Open Source is a way of developing software which does not keep secrets, but instead shares code and involvement with anyone who is interested. Most software developers use open source software every day. I am convinced that contributing back to the open source community is an important part of modern software development.
Over the years I have created and worked on a wide range of software projects, many of them developed and distributed as open source. Here are some of the main ones:
Friki Arguably my most popular software project, with thousands of downloads, and some high-profile, high-volume users such as the JavaRanch FAQ. Friki is a "Wiki", or editable web site, written in Java and easily deployable to any standard Java web container (Tomcat, JBoss, etc.)
The first version of Friki was created in the late 1990s, and was very simple indeed. I wrote a series of articles in 2003 about the design and developpment approach which can be read in the Java Ranch Journal: ( part 1, part 2, part 3, part 4, part 5, part 6. ) The second version kept the acceptably simple approach to page storage and web app structure but addressed the main user complaints and suggestions. The overly-simple mechanism used to process and populate content into pages got a complete overhaul and is still one of the most flexible and powerful of any wiki. Unlike the great majority of wiki implementations, which hard-code the processing of their "wiki markup" into the application itself, Friki 2 dynamically builds a markup processing "pipeline" based on a config file. This allows maintainers to add new markup idioms, and even support wholly new markup languages, with no need to re-compile or re-build the aplication itself.
The Friki software has now been in stable production use for several years. Source code and downloads available from Sourceforge ( http://sourceforge.net/projects/friki/ )
Stringtree Stringtree is a collection of Java APIs and components which together form a powerful and effective way to develop software. Wherever possible, the components which form the Stringtree collection may be used independently, but the biggest benefits come when they are used together. Stringtree is under active development, and has been used in both commercial and open source developments.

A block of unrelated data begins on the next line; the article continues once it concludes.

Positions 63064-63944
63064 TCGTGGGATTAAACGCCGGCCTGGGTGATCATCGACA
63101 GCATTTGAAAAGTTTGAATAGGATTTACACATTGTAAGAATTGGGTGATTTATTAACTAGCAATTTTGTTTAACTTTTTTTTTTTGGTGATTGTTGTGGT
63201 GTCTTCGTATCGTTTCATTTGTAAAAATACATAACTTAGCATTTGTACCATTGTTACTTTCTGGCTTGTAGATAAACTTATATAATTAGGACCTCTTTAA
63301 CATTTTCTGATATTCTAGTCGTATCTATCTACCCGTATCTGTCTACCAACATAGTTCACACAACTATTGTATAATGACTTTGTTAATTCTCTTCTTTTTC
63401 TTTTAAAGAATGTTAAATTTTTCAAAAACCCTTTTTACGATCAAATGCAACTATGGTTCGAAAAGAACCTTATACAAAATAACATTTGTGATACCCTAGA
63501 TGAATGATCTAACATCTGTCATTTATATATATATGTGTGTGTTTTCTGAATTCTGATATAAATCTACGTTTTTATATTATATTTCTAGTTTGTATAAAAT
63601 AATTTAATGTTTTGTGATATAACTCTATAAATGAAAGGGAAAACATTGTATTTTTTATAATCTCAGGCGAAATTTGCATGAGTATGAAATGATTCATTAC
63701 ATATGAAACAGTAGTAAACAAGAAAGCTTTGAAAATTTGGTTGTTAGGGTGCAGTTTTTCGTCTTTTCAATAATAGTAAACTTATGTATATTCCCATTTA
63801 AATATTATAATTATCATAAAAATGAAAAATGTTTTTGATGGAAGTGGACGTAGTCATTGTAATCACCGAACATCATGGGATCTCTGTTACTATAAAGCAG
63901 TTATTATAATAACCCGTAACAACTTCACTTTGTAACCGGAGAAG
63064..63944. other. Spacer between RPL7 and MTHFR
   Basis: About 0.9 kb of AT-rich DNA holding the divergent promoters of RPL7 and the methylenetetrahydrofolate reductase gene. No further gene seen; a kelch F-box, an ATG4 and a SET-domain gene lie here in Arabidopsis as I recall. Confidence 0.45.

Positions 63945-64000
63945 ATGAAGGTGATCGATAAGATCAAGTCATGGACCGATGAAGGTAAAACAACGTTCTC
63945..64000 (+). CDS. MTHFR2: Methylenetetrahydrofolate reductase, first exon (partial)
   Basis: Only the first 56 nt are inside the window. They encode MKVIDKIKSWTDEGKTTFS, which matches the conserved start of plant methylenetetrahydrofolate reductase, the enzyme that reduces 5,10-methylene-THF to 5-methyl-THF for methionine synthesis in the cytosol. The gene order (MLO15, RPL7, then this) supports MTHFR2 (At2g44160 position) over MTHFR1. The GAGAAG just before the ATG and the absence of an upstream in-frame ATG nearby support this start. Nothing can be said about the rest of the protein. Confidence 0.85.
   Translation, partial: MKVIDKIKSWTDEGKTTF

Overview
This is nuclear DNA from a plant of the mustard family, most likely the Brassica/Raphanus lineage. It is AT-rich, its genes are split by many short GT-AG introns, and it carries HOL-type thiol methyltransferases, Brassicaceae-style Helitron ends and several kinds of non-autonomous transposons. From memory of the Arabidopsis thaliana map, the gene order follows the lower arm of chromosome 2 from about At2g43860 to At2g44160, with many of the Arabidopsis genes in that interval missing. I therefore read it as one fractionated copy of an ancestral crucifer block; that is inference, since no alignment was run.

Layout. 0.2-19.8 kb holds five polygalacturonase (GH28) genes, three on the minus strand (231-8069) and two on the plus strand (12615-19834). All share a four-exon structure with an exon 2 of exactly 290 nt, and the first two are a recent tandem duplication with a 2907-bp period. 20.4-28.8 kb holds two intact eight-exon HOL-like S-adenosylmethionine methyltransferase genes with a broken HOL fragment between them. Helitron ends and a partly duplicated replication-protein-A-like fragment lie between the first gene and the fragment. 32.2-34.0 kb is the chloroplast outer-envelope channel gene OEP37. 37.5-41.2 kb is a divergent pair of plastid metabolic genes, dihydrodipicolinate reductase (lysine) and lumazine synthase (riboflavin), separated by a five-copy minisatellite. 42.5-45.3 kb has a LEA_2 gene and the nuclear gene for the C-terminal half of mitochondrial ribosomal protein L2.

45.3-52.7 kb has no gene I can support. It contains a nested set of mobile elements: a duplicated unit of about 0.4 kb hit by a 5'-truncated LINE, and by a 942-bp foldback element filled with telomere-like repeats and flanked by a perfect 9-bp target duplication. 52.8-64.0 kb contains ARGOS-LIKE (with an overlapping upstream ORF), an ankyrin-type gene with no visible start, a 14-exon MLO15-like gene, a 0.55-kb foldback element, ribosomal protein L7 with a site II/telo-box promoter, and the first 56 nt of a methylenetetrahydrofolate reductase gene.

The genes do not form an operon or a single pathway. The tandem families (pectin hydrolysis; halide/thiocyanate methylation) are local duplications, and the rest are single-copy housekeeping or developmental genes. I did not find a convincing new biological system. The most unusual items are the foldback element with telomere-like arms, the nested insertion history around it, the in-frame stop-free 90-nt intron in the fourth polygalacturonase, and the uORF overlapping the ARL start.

The Stringtree components include:
The Stringtree software is stable but under continuous development. More information is available at the Stringtree web site. Some older jar files are available at sourceforge, but source code for the latest version is available from github ( https://github.com/efficacy/stringtree )
Mojasef The most popular way of running Java programs on the World Wide Web is to use the Java Servlet API, part of the Java Enterprise Edition (JEE). Unfortunately, the Servlet API (and JEE in general) has a reputation for being cumbersome to configure and use. Worst of all there are a lot of "gotchas" which can make it difficult for inexperienced users, even those with a lot of Java experience, to produce effective server-side applications.
At the same time, other web application frameworks, such as Ruby on Rails are receiving praise for their speed of starting development and the way their structure maps easily onto the natural Representational State Transfer (REST) design of the web.
Despite the attractiveness of the Ruby language and the Rails web application framework, there are still many good reasons for wishing to write web applications in Java. The aim of the mojasef project is to produce a general-purpose server core in Java which has a specific set of defined benefits to developers and users. Application code should be:
Mojasef is stable but under continuous development. More information is available at the Mojasef web site. Some older jar files are available at sourceforge, but source code for the latest version is available from github ( https://github.com/efficacy/mojasef )
Rack 4 Java In the world of dynamic language web development it is common for the interface between server, web framework, and application components to be simple and standard. Most have settled on a particular style. Ruby Rack, Python WSGI, perl PSGI and more, all have a lot in common.
A request is represented as an associative array ("Map", "Hash", "Dictionary" etc.) populated with a standard set of named items, but able to contain others. A response is represented as a triplet of [response code, headers, body]
This is extremely simple compared with the Java Servlet API (usually considered as the standard way to interface web applications with web servers.) This simplicty has many advantages:
The last point is particularly important. Ruby Rack has a vibrant ecosystem of "middleware" for all sorts of common tasks and processes, making application developmentmuch easier by simply combining and re-arranging pre-built blocks with no change to application code at all.
Rack 4 Java is An ultra-lightweight Rack port for Java. The key goals of this project are:
All of these goals contribute to the overall aim of a very thin, agnostic layer to connect wildly different types of web servers, applications and third-party APIs. In particular this means no dependency on the Servlet API, (although a "wrapper" is available if you want to deploy Rack4java applications to a Servlet server. A simpler web API is also vital to bring the joy of Test-Driven development to all levels of java web software.